Monday, April 23, 2007

The Virginia Tech Massacre: The Communications Dimension

I am as amazed as you may be how timely, rapid communications could have been a critical factor in minimizing the terrible loss of life in the Virginia Tech Massacre. Thus, I am excerpting below an op-ed by Jack O'Dwyer, editor-in chief of the J.R. O'Dwyer publications, which effectively addresses this issue head on. (NOTE: The article is available to subscribers on O'Dwyer's website).

The failure of Virginia Tech cops to immediately put out a bulletin that two students had been murdered and that the assailant was still on the loose resulted in the loss of 31 more lives (including that of the shooter).

The culprit here is official reticence to face unpalatable facts. PR's job is to provide such facts. But it cannot perform better than the people it works for.

Rage over this delay now accompanies the enormous burden of grief being shouldered by the families of the victims, the student body and faculty of Virginia Tech, and the entire nation.

Explanations by authorities that it was felt the murders were an isolated "domestic" incident and that the assailant had left the campus were no more reasonable than the theory that the assailant was still loose on the campus and might kill others.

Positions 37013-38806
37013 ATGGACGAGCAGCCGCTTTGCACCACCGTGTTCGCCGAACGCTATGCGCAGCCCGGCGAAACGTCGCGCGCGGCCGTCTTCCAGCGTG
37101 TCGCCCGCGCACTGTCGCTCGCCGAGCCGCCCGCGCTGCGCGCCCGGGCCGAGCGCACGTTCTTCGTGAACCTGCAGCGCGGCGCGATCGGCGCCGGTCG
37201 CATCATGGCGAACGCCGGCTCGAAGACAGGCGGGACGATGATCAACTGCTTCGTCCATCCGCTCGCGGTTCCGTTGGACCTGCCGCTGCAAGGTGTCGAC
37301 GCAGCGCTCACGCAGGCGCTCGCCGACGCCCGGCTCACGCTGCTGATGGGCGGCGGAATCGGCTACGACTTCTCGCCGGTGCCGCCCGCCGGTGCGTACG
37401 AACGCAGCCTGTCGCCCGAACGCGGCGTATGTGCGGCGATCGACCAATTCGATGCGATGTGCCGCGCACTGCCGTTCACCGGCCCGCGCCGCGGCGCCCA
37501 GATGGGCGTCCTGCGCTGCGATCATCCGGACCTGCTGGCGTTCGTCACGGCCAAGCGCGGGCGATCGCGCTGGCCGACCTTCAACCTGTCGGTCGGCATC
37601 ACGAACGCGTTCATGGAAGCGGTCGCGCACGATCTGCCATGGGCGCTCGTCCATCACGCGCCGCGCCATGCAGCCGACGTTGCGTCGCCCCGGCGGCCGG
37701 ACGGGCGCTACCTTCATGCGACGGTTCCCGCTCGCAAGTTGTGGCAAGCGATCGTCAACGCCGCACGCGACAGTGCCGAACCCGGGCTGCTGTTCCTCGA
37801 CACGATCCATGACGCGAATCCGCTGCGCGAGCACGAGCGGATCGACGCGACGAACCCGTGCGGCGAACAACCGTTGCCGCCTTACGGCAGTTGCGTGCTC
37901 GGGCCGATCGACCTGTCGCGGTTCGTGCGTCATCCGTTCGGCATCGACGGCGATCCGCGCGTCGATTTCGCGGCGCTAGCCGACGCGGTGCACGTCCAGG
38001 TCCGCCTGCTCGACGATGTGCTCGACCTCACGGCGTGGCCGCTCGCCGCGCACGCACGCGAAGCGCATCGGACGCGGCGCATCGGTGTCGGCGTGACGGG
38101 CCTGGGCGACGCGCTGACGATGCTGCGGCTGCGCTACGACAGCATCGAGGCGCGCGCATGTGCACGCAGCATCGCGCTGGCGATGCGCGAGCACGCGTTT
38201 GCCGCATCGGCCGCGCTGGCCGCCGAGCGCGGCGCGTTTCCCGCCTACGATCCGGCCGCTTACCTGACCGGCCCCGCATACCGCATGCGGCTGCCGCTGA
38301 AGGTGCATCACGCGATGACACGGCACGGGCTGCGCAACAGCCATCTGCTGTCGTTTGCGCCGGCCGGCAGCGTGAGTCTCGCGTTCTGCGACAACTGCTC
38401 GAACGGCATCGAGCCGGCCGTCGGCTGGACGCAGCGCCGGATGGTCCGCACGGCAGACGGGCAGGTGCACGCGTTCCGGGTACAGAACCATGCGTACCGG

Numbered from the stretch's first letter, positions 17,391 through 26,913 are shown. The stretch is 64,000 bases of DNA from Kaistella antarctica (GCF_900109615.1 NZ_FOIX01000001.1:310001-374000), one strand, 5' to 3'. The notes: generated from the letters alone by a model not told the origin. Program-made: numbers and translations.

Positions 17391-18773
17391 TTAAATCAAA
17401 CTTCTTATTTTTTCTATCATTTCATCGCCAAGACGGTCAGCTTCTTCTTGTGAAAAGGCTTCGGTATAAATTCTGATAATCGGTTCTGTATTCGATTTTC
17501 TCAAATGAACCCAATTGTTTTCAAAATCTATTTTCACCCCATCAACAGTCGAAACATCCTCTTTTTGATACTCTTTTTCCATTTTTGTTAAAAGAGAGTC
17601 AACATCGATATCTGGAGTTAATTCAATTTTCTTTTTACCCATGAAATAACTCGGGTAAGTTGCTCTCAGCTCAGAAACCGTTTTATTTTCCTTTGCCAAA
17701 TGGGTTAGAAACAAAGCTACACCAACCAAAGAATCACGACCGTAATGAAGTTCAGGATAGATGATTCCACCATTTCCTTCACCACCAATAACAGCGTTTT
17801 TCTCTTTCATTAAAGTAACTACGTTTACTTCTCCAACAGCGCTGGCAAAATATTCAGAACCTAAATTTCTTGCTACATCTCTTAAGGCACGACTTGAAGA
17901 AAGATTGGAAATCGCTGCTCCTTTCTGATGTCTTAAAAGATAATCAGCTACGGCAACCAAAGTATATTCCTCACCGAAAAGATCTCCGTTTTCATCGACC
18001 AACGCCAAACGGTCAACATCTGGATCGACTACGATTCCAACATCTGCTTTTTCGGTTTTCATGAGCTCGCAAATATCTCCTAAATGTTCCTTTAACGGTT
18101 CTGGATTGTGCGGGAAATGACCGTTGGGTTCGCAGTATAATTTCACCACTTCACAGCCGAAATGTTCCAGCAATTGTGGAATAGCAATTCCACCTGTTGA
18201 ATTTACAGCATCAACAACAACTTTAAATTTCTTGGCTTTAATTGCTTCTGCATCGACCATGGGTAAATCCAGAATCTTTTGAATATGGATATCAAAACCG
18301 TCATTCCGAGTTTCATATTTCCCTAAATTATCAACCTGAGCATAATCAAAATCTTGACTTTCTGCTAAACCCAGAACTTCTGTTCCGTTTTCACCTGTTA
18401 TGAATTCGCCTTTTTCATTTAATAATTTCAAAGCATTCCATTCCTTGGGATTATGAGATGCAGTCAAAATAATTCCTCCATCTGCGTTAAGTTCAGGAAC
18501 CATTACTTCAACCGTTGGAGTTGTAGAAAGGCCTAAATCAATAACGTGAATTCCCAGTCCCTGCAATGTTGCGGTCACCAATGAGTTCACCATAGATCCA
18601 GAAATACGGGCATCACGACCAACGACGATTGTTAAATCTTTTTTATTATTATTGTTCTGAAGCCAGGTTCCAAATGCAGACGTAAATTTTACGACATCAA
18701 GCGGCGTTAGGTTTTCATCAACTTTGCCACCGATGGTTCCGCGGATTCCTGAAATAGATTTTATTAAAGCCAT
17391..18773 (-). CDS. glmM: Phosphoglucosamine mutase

Available to police and school administrators were the campus radio station, a loudspeaker system, e-mails to student dorms, the local media and other forms of communication.

Official explanations for the failure to announce the news, citing the impossibility of closing down the entire campus, are adding fuel to this fire. …

Everyone on campus had a right to know shortly after 7:15 a.m. that there had been two murders in one of the dorms. Whether classes were to be held as usual is another matter. Students and faculty at least would have been on guard.

Withholding bad news, which is an automatic reaction among those in authority, was the culprit here. … [But] withholding this information … [has had] disastrous effects.

The essence of public relations, and most especially in crises, is thinking strategically about how and when to communicate with various target audiences, and thereby make a difference; in this case (on the heels of the two murders), in addition to the students, there were the faculty, the administration, the university employees, the city and student news media, the city officials and the local police, who should have been rapidly alerted using communications channels noted above in the O'Dwyer’s piece, as well as others.

In fact, in today's connected and highly mobile society, where probably most students and most people in responsible positions have cell phones, there may be – there should be! — technology where leadership can text message or email all students, as well as an emergency VIP list, in a matter of seconds.

Hopefully, one lesson from this national tragedy is that all educational institutions will develop crisis plans to deal with such situations, establishing an emergency communications chain and the technology to get the message out fast. Communications can save lives.




Technorati Tags: Virginia Tech, Virginia Tech Massacre, Jack O’Dwyer, O’Dwyers, business, public relations, communciations

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